2. FWIW, I have a PC stone in my oven. It lives there. There's not always something on top of it and it has never cracked. It sounds defective.

        If I had to get another stone I'd look at getting a natural, unglazed stone from a tile dealer.


        1. I think that I have this one:


          It is hard for me to remember for sure, because I have had it for nearly 15 yrs. Technically, it 's my husband's, since I gave it to him as a gift when we were still dating. Except when we have moved, it is in the oven and never comes out. It is never washed, just periodically scraped off with a long handled metal spatula. We've been making great pizzas on it for years without any problems.

          1. Cook's Illustrated tested baking stones and highly recommended the baking stone by Old Stone Oven #4467. You can order it at King Arthur Flour or Amazon.

            You can also line your oven with unglazed quarry tiles.

            1 Reply
            1. re: observor

              my old stone oven pizza/baking stone came today from amazon - very well wrapped and padded. it's impressive. hoping to start using it next week as soon as the oven is hooked up.

            2. Here is a well known CH source for all pizza related issues...


              1. I finally got a decent stone after using a rather small one for years. Wm-Sonoma has a good one that is thicker than my old one, and it has raised ridges on the bottom so it's easy to get your fingers underneath to pick it up. (They aren't regular "feet" which could catch on the oven rack and tilt.) I've wondered about that Fibrament baking stone - anyone use it?

                9 Replies
                1. re: breadchick

                  It's not suitable for baking pizza on. Not enough heat capacity, too low heat transfer. It's better than nothing, but it's more expensive than better, less expensively marketed products.

                  1. re: breadchick

                    I've used a Fibrament twice so far, and I'm very pleased with it. I liked my old workhorse of a stone as well, but this is really pleasant. Pizza is out in 4 minutes with great char.

                    Actually, the attached pie was out in about 3.5 minutes.

                    1. re: tommy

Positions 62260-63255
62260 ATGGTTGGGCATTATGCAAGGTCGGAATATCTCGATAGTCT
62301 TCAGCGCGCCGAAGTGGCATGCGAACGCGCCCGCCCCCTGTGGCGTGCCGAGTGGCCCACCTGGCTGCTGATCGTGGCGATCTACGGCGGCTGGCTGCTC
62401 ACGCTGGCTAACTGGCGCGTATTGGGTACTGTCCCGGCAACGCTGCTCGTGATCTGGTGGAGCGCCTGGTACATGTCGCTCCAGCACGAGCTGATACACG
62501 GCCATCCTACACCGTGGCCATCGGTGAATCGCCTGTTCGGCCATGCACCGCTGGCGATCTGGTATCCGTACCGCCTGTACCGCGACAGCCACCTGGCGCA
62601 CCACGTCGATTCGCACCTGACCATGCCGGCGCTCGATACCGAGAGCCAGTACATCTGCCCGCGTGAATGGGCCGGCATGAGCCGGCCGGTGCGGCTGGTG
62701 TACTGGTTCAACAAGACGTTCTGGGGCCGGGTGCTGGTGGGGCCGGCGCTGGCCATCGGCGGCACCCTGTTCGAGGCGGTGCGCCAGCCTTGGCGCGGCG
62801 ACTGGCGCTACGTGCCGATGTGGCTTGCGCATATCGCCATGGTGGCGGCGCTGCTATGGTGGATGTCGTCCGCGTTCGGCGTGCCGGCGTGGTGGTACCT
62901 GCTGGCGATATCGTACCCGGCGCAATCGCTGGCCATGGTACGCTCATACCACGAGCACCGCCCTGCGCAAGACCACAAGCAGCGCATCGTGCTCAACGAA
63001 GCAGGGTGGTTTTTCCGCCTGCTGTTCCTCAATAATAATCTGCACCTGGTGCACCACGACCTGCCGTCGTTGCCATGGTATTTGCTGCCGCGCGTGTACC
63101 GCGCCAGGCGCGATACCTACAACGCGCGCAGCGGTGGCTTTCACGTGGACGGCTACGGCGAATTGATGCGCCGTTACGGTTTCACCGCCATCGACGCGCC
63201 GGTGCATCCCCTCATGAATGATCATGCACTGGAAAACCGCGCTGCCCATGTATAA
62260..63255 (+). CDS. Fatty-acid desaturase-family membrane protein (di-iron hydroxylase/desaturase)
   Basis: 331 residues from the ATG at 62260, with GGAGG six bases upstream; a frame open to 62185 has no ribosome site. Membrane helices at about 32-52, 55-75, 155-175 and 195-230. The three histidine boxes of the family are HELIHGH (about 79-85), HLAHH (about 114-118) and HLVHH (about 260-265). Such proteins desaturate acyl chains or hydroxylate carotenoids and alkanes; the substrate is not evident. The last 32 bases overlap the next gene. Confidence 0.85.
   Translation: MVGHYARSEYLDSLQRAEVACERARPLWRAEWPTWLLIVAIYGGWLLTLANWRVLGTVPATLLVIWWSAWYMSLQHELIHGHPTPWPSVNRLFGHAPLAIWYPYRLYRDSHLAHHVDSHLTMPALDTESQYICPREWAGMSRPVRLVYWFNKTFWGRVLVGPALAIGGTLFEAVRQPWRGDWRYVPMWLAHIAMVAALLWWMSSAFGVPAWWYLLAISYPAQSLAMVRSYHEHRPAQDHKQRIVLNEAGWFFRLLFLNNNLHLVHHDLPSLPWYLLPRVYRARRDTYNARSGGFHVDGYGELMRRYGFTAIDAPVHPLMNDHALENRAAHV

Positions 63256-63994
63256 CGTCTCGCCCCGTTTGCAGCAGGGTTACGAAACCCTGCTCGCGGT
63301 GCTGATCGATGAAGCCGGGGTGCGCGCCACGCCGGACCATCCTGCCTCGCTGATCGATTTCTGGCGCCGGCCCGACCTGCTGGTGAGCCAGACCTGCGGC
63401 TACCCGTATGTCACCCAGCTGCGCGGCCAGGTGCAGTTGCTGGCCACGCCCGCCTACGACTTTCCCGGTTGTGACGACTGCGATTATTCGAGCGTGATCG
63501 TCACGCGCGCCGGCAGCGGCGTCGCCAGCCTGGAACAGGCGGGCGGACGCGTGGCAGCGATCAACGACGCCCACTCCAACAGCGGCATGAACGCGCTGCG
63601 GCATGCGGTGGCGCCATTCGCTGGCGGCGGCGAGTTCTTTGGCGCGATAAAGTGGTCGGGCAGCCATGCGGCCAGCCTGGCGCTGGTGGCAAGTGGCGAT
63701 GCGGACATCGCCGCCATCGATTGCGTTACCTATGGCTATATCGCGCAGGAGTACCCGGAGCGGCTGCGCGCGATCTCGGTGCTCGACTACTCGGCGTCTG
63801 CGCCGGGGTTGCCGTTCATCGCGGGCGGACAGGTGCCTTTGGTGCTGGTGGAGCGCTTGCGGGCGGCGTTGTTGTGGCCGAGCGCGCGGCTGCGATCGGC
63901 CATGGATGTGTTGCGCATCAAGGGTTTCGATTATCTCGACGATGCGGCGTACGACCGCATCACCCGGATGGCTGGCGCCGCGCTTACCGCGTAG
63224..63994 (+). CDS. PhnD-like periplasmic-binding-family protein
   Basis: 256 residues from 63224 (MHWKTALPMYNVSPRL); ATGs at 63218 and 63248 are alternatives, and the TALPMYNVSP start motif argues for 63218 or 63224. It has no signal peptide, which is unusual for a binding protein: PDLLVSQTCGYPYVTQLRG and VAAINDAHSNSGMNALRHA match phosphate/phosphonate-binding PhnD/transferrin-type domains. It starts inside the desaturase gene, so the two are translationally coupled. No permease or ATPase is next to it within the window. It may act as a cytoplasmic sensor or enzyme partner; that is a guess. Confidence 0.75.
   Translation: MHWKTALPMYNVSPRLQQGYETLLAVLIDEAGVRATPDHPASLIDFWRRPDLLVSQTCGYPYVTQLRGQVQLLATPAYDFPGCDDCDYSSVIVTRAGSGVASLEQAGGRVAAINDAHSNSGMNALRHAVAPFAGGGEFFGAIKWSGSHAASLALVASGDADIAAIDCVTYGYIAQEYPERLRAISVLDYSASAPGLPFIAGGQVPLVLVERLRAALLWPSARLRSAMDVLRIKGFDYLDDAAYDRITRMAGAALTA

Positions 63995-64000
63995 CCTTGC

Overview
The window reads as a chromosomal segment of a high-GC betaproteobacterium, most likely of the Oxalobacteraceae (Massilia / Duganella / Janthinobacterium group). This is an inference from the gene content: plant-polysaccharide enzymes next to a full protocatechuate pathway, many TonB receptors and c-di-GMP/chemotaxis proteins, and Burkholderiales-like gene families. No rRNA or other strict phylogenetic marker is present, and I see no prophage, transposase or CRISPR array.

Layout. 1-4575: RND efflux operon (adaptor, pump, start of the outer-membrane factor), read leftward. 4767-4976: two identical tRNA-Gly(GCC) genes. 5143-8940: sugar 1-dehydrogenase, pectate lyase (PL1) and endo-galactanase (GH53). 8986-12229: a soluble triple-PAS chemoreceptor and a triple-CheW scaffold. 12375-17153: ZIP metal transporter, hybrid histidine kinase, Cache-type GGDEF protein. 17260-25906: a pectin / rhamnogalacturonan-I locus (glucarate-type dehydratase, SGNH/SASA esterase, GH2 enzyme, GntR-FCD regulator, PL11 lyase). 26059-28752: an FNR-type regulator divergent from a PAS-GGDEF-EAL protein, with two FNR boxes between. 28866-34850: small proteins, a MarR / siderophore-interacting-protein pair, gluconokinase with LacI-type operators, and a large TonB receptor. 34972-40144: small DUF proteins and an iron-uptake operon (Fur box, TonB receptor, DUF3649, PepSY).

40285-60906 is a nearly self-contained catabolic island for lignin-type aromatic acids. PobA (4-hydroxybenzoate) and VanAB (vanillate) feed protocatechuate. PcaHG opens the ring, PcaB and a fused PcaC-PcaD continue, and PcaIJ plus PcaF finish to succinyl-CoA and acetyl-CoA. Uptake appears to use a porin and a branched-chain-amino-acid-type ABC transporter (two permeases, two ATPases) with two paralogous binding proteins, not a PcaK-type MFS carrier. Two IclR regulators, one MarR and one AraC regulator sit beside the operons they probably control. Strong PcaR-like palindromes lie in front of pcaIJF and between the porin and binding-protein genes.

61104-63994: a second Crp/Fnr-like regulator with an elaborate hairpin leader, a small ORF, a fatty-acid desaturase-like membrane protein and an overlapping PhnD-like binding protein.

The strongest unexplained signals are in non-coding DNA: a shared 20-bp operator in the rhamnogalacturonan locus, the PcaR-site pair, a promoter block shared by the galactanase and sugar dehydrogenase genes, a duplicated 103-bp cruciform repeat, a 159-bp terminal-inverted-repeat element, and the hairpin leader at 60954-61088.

Tommy, Great Pics. What is your oven,gas/elec/convect,and how high of a temp can you achieve? Thanks.

                      1. re: ospreycove

                        Electric convection. The stone gets to about 640 degrees on the top rack, and I turn on the broiler as I'm assembling the pie, which brings it (or at least its surface) to over 670 degrees. The broiler also presumably heats up the top of the oven as well, which no doubt helps.

                        I've seen people time and time again suggest that they don't heat their stone, or that they heat it for 20 or 30 minutes. One person recently even suggested that they assemble the pizza on a cold stone, and then move the whole thing into the oven. Baffling.

                        The fact of the matter is if you want the stone to get as hot as it can, which is generally the goal for pizza, then you need to preheat it for no less than an hour. I preheat for more than an hour, and I open and close the door during that process to get the oven to cycle on. The proof is in the results. Although, some people don't mind cooking a pizza for 10 minutes or longer. That is not my preference as the crust turns into cardboard. I look for more of a Neapolitan-style.

                          1. re: observor

                            which part? that's the thing. the only impressive part should be the results, and only if you like results like that. otherwise my comments and thoughts and experience should be considered with the same value and weight as those of people who put pizza in a cold oven and cook it for 20 minutes.

                            there's nothing impressive happening here, other than constantly reaching for a goal.

                            1. re: tommy

                              The extent to which you are efforting correct results. People who would pay a lot of money for a pizza stone and not heat it are missing out.

                              1. re: observor

                                I'm finding it's an uphill battle. For every good piece of advise there seems to be 5 that are simply wrong and would produce nothing but a mediocre meal.

                                1. re: tommy

                                  Yes, there is so much misinformation propagated by people...I guess one just has to take into account the variations and come to one's own conclusions.